Remember that massive and massively expensive expansion of Afghan security forces reported last week?
Looks like it's on hold due to some interesting discord between "coalition officials" in A-stan and just about the rest of the world.
From the WSJ:
The White House has put a hold on a military proposal to raise the ceiling for building up Afghan security forces, with a spokesman saying there have been "no decisions" on army and police manpower growth beyond approved 2011 targets.
European allies and the Afghan government have also expressed concerns about the plan, focusing on its costs and the quality of police and army personnel. The doubts forced the abrupt postponement of a meeting Tuesday intended to formally approve the new ceiling.
Increasing Afghan forces by up to 72,400 additional troops, as envisioned by the proposal, "is an important decision, and there are a lot of factors that we have to weigh before making it," said White House spokesman Tommy Vietor. "For example, the need to balance quality versus quantity of troops, and the significant costs associated with an increase in force levels."
Coalition officials in Kabul said they expected disagreements to be ironed out by the end of the month, in time to secure U.S. congressional approval for the billions of dollars needed to pay for additional recruits.
There is no bottom line in COIN-Land.
The new ceiling, U.S.-led coalition officials said, would give the army and police sufficient strength to assume security responsibility across the entire country by the end of 2014—allowing the bulk of U.S.-led foreign forces to leave.
The meeting that was postponed Tuesday, of a committee of the Joint Coordination and Monitoring Board that unites Afghan, United Nations and coalition member-country representatives, was set to endorse a new ceiling of 378,000 Afghan forces by October 2012, up from the current target of 305,600 slated for October 2011. There now are some 150,000 soldiers in the Afghan army, and 120,000 members of the police force, U.S. officials said.
European officials and some members of President Barack Obama's administration have questioned the need for such a large force and expressed doubts about its long-term sustainability in such a poor country....
Nothing that a few $$$$$$$$$$$$$$$$$$$$$$$$$$$$$$$$$$$$$$$$$$$$$$$$$$$$$$$$ can't fix.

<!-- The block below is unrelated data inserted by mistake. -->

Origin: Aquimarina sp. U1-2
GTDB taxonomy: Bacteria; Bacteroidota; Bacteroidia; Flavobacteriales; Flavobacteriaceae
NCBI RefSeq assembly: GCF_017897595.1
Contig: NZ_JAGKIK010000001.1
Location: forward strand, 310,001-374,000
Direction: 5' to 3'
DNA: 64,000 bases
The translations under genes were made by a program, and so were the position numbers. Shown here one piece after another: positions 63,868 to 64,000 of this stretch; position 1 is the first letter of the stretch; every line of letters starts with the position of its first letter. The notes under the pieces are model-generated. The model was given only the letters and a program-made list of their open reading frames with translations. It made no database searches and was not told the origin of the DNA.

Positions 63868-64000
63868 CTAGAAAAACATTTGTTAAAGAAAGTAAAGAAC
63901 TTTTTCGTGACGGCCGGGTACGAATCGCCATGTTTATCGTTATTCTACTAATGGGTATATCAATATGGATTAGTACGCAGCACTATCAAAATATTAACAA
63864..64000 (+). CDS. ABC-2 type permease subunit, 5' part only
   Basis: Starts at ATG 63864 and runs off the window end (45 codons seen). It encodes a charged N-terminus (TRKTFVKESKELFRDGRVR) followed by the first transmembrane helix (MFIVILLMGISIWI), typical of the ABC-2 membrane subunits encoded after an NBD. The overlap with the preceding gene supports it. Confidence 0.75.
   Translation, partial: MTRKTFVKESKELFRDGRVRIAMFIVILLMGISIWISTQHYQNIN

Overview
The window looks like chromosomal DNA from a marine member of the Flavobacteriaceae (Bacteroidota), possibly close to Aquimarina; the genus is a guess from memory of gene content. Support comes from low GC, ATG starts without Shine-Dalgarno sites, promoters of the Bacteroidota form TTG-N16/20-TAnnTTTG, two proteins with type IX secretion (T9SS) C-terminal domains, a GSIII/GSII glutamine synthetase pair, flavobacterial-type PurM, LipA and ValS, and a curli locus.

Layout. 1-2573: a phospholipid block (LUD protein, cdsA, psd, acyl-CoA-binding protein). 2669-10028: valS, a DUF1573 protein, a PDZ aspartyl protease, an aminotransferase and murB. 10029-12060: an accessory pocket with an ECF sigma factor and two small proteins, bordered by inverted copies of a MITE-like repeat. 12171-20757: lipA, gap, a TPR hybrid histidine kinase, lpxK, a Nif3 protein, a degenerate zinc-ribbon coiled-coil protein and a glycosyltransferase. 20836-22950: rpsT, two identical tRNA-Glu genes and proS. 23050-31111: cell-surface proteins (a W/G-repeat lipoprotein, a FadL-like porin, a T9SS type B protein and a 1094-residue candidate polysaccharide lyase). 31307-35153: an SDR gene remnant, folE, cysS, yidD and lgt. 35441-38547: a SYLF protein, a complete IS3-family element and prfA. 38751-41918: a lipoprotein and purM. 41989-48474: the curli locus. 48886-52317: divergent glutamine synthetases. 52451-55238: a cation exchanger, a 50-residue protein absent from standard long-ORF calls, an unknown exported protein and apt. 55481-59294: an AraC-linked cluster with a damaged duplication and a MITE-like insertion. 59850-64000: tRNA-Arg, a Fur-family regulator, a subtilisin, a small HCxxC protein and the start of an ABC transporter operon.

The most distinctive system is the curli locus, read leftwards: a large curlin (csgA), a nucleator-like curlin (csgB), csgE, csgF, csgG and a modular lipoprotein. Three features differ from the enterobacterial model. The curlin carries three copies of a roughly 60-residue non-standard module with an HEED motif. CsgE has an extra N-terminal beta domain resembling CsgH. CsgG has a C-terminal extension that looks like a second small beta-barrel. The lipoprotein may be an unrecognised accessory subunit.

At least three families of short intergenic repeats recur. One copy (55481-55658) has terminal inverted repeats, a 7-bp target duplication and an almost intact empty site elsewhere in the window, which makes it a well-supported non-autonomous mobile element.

European allies, a Western diplomat said, have largely accepted the case for raising the force ceiling, but disagreements remain on how to pay for the increase, and what will be the relative strengths of the army and the police. "The feeling was that this was all rushed too quickly, and there was not sufficient time to prepare for such important decisions," a diplomat said. Germany, France and Italy were among the countries that asked for more time.
The Afghan army is widely seen as far more professional than the police, and its growth is touted by the coalition as a success story. But army soldiers, unlike policemen, usually don't serve in their home areas. In the Taliban-dominated southern provinces, they are often unable to communicate in the local Pashtu language, and are seen as aliens by the locals.
The police forces are dreaded by many Afghans for endemic brutality and corruption.
Slogan: "The alien, the monstrous, the Afghan Security Forces."
Some allied nations have demanded additional commitments from Mr. Karzai on reforming the police in exchange for agreeing to support the force's increase.
Dollars for "commitment"? Sounds about as smart as "land for peace."
The Afghan army and the police are both plagued by high desertion rates. ...
The U.S. shoulders most of the costs of raising Afghan security forces, spending over $11 billion a year on the task—several times the size of Afghanistan's national budget....
"We're not talking about paying this for two years," a Western diplomat said. "We're talking about 20 more years."
We don't need a new strategy in Afghanistan. We need an Emancipation Proclamation.